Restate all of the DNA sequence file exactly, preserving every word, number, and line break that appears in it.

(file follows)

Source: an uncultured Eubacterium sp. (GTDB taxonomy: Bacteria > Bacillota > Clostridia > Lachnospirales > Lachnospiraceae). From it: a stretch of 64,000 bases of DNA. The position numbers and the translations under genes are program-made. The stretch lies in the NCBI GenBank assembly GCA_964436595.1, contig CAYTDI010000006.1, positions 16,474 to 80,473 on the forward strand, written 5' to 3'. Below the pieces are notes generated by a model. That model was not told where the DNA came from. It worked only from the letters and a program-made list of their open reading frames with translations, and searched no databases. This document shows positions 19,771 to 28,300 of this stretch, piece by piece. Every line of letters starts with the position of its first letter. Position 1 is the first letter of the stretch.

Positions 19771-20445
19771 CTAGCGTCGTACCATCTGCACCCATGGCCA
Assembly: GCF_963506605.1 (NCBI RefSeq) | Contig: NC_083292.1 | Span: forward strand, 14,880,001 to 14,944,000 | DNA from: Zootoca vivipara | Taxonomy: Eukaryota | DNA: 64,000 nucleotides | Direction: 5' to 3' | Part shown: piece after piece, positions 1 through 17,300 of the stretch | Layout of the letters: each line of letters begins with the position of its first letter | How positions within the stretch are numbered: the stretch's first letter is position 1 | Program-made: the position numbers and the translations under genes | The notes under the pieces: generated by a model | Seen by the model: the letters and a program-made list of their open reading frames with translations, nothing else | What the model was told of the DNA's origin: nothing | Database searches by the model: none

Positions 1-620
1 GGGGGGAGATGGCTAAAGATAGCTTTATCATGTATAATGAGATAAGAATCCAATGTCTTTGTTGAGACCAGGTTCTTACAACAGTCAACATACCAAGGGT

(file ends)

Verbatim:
Source: an uncultured Eubacterium sp. (GTDB taxonomy: Bacteria > Bacillota > Clostridia > Lachnospirales > Lachnospiraceae). From it: a stretch of 64,000 bases of DNA. The position numbers and the translations under genes are program-made. The stretch lies in the NCBI GenBank assembly GCA_964436595.1, contig CAYTDI010000006.1, positions 16,474 to 80,473 on the forward strand, written 5' to 3'. Below the pieces are notes generated by a model. That model was not told where the DNA came from. It worked only from the letters and a program-made list of their open reading frames with translations, and searched no databases. This document shows positions 19,771 to 28,300 of this stretch, piece by piece. Every line of letters starts with the position of its first letter. Position 1 is the first letter of the stretch.

Positions 19771-20445
19771 CTAGCGTCGTACCATCTGCACCCATGGCCA
Assembly: GCF_963506605.1 (NCBI RefSeq) | Contig: NC_083292.1 | Span: forward strand, 14,880,001 to 14,944,000 | DNA from: Zootoca vivipara | Taxonomy: Eukaryota | DNA: 64,000 nucleotides | Direction: 5' to 3' | Part shown: piece after piece, positions 1 through 17,300 of the stretch | Layout of the letters: each line of letters begins with the position of its first letter | How positions within the stretch are numbered: the stretch's first letter is position 1 | Program-made: the position numbers and the translations under genes | The notes under the pieces: generated by a model | Seen by the model: the letters and a program-made list of their open reading frames with translations, nothing else | What the model was told of the DNA's origin: nothing | Database searches by the model: none

Positions 1-620
1 GGGGGGAGATGGCTAAAGATAGCTTTATCATGTATAATGAGATAAGAATCCAATGTCTTTGTTGAGACCAGGTTCTTACAACAGTCAACATACCAAGGGT